If the parents do not agree with the IEP and placement, they may discuss their concerns with other members of the IEP team and try to work out an agreement. If they still disagree, parents can ask for mediation, or the school may offer mediation. Parents may file a complaint with the state education agency and may request a due process hearing, at which time mediation must be available.

 

7 Step 7. Services are provided.

The school makes sure that the child’s IEP is being carried out as it was written. Parents are given a copy of the IEP. Each of the child’s teachers and service providers has access to the IEP and knows his or her specific responsibilities for carrying out the IEP. This includes the accommodations, modifications, and supports that must be provided to the child, in keeping with the IEP.

 

8 Step 8. Progress is measured and reported to parents.

The child’s progress toward the annual goals is measured, as stated in the IEP. His or her parents are regularly informed of their child’s progress and whether that progress is enough for the child to achieve the goals by the end of the year. These progress reports must be given to parents at least as often as parents are informed of their nondisabled children’s progress.

 

9 Step 9. IEP is reviewed.

The child’s IEP is reviewed by the IEP team at least once a year, or more often if the parents or school ask for a review. If necessary, the IEP is revised. Parents, as team members, must be invited to attend these meetings. Parents can make suggestions for changes, can agree or disagree with the IEP goals, and agree or disagree with the placement.

If parents do not agree with the IEP and placement, they may discuss their concerns with other members of the IEP team and try to work out an agreement. There are several options, including additional testing, an independent evaluation, or asking for mediation (if available) or a due process hearing. They may also file a complaint with the state education agency.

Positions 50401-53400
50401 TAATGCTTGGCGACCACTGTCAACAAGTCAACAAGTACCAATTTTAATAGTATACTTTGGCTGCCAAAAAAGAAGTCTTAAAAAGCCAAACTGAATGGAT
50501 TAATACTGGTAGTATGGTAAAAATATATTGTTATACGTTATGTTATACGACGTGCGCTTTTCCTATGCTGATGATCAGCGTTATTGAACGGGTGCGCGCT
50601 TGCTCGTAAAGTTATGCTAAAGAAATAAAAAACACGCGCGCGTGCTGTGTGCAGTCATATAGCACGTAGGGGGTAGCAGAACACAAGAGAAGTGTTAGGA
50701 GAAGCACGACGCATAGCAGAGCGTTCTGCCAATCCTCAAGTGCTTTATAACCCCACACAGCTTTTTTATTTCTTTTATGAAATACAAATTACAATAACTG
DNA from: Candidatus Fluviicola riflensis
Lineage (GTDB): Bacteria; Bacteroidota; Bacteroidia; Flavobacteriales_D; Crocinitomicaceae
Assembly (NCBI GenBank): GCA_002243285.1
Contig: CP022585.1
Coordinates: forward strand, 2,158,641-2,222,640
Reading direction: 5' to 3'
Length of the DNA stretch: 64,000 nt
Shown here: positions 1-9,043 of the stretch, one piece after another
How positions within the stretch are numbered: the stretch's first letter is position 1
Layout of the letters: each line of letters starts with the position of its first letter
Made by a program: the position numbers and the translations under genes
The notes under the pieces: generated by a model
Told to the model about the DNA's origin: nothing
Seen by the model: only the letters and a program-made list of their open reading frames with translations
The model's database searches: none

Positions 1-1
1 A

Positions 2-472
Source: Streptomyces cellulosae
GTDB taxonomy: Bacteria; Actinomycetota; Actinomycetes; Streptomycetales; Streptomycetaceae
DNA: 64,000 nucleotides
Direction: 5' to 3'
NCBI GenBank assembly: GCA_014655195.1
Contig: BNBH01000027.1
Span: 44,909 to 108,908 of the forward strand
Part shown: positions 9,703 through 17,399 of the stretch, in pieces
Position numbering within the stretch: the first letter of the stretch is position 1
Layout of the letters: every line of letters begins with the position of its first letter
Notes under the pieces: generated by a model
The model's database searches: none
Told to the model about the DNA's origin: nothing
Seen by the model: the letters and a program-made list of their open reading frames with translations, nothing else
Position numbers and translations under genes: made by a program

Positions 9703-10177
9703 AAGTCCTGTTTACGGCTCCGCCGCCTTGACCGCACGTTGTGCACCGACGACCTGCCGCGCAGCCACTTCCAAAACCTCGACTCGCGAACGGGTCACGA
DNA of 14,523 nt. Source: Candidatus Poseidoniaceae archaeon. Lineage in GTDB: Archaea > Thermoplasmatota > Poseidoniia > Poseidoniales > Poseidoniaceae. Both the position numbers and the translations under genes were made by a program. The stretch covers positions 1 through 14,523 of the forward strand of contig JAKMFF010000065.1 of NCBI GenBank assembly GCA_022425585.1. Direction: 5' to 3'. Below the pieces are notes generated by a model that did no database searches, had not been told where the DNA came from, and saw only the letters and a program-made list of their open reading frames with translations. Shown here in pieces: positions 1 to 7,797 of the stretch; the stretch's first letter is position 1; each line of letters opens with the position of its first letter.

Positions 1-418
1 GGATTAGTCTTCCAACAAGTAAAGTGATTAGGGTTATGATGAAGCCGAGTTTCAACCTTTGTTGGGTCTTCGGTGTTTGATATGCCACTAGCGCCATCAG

10 Step 10. Child is reevaluated.

At least every three years the child must be reevaluated. This evaluation is often called a “triennial.” Its purpose is to find out if the child continues to be a “child with a disability,” as defined by IDEA, and what the child’s educational needs are. However, the child must be reevaluated more often if conditions warrant or if the child’s parent or teacher asks for a new evaluation.

IEP Articles and Links

8 steps to a successful IEP meeting- Great Schools

10 things to cover at your child’s IEP meeting- Autism Support Network

17 things autism moms want you to know about IEP’s and your child- Living Well Mom

All about the IEP- Center for Parent Information and Resources

How can an IEP help someone with autism?- Applied Behavior Analysis

How are IEP’s designed for students with ASD?– Applied Behavior Analysis

IEP FAQ- Wrightslaw

IEP Guidelines- Down Syndrome Association of Ontario

Individualized Education Program for Autism- WebMD

Individualized plan for a student with cerebral palsy- Knoji

Learning about IEP’s– Understood

Learning Disabilities and IEP’s-Focus on Family

The short and sweet IEP overview- The Parent Center Hub

Understanding IEP’s– Understood

What is an IEP? – Great Schools

 

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15 Teaching Strategy Resources for Students With Hearing Impairments